I know you might think I’m over analyzing, but I swear I’m not spending any amount of time at all during the day doing this. I’m making a few mental notes here and there and just doing what I think is necessary to get a good number. I’m asking you only because there’s a chance you might know— a good chance you might know— and because it saves me picking up the manual and getting lost in it. I don’t think I need the manual right now. I think I need a few quick explanations and then to just see how it looks live.

And now I’ll prove myself a liar by saying that rule might make perfect sense— if you use an alternative meaning of “falls”— if your CGM reading is falling, and not rising under 70 (rather than falls under 70, which makes it sound like as long it is any value under 70 at all), then it suspends. So just a continued trend downward that is taking place below 70– no matter at what rate. Then this part:

Is as clear as day— as soon as there’s a rise, despite at what value, the insulin resumes. It might just be a case of a poorly written rule rather than an inconsistent one.

And now I’ll go back to not worrying about it and feeling happy. :smiley:


#34

I love the Dexcom.

I hate the Arrows.

I pay them no attention.

I may have figured out the stupid algorithm they use but I just pretend like the arrows are not there.

Stupid arrows. Stupid algorithm to point the arrows.

See - You are picking this up super fast. It is the huge difference between somebody new to pumps, new to insulin, new to diabetes vs somebody like yourself who has a vast amount of experience with everything except this particular piece of technology. You are using all your knowledge and experience super to transition over. If in doubt - go with it. You really understand all this.

:slight_smile:


#35

I can’t figure out why Dexcom doesn’t show the actual change between the last data point and the current one, which is the type of useful informations the arrows wish they could convey. This is why I love stuff like Nightscout/Sugarmate, because they’ll tell me if that down arrow is because I’m moving at a rate of -2 or a -14 without me having to look carefully at the data points to figure it out (if you even can, with the Dexcom data smoothing)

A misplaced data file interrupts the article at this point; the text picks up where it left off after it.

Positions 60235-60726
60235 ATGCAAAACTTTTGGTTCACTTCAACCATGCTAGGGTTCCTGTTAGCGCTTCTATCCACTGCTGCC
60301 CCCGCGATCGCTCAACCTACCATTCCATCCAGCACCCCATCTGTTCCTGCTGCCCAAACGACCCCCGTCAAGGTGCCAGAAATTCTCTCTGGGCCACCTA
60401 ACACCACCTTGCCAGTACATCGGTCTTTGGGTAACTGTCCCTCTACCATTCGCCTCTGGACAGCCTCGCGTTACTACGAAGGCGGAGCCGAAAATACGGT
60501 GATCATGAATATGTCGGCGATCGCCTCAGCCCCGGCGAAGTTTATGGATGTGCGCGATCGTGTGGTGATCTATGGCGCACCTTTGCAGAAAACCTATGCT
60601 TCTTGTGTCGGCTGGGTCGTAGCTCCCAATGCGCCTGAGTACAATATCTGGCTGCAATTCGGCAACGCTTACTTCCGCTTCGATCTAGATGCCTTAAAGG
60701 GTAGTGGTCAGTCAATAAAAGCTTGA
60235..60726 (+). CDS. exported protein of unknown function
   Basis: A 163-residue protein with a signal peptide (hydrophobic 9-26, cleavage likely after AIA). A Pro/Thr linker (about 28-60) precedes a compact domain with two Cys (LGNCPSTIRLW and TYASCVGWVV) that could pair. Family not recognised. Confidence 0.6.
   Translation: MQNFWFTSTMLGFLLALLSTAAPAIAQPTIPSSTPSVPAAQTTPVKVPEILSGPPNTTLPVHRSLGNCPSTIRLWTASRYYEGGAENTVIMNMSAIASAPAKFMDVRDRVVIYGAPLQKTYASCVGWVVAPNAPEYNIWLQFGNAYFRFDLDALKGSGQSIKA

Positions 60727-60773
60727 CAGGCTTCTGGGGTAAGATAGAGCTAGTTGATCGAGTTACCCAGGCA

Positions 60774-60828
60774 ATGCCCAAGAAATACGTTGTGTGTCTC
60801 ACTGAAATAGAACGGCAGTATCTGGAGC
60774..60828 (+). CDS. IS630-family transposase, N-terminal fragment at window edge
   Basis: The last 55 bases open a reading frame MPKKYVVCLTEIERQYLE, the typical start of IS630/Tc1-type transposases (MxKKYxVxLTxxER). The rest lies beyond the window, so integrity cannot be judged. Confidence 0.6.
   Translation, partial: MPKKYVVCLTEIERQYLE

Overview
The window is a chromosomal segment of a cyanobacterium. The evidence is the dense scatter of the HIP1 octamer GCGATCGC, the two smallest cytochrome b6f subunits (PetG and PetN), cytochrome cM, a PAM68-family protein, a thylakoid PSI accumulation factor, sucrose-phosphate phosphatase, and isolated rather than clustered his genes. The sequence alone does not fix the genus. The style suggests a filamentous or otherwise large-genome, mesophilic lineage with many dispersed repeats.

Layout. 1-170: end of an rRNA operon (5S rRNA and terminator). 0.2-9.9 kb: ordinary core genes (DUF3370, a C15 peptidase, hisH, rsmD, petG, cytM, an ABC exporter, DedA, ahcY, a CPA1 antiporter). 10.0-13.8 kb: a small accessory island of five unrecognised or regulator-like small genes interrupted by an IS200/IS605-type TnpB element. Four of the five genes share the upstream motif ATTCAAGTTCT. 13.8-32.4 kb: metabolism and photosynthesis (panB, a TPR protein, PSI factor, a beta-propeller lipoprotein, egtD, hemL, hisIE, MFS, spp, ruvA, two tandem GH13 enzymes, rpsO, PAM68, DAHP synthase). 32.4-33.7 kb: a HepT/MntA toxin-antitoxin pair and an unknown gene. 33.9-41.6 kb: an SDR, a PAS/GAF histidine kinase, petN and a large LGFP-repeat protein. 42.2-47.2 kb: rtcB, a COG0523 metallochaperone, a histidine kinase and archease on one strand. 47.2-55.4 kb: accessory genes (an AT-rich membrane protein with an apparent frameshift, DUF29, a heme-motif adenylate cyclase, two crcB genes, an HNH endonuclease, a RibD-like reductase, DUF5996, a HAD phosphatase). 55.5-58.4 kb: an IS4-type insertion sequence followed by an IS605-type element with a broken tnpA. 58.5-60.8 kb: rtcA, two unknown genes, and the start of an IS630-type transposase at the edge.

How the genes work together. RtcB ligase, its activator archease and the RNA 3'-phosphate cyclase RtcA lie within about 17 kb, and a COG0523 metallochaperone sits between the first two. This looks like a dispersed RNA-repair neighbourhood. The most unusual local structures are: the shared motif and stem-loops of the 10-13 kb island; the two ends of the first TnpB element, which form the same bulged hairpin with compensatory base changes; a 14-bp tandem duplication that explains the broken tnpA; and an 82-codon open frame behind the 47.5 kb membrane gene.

#36

I totally agree. I have my private ideas (oops - you already called it out - lol - yeah, Dexcom smoothing) on why not. In any event, I like this little app:

https://dia-metrics.com/browser_bg

It shows the difference between the readings which is nice. (No Dexcom smoothing here.) I can keep it open in a corner of the computer so it is pretty convenient.


#37

I can’t even remember if this was anyone else’s question or just mine, but I found in the manual what Basal-IQ does when there is no sensor reading, and this just confirms it. It will continue to remain in place for 15 minutes because of the fact it uses 3 of the last 4 readings. So those 3 readings can carry it 15 minutes, but if it doesn’t pick up a reading at that point, then the Basal-IQ turns off. Maybe. If you agree with that @Thomas and @glitzabetes. :grin:

Now for some random questions:

-What’s Dexcom smoothing?
-What’s the Costco stuff all about? And does it have anything to do with insurance??
-What’s the best way to look at your graphs and data? And should I bother getting I:connect set up?
-And, last— is it possible to extend a transmitter? A fairly tech-savvy friend thought she could extend hers, but I didn’t know that was possible…

Hope you all are having a splendid weekend!


#38

Somewhere up there deep in the thread is a mention of a waterproof bag for use during water play. I’ve worn it with both the 670G and t:slim. It’s not the easiest to get on the first couple of times, but it does get easier, and it does keep the pump dry. Just posting it because I said I would…

https://aquapacusa.com/

And it’s the “wire-out electronics” one.

image


#39

I know people are really excited about the Costco thing.

Right now the Dexcom G6 Transmitters direct from Dexcom cash price cost about $2.22 per day.
The Dexcom G6 Sensors direct from Dexcom cash price cost about $10 per day.

Pricing may vary.

The Costco thing is no insurance / cash from Costco only in regard to G6 Transmitter.

I would have a hard time getting excited about only the transmitter.
If it was sensors on the other hand for a huge discount? Yeah - that would be exciting for a cash customer.


#40

So no point in stocking up on transmitters?? Don’t think I’m crazy… I just always get excited when I can get something that doesn’t require going through insurance. :woman_shrugging: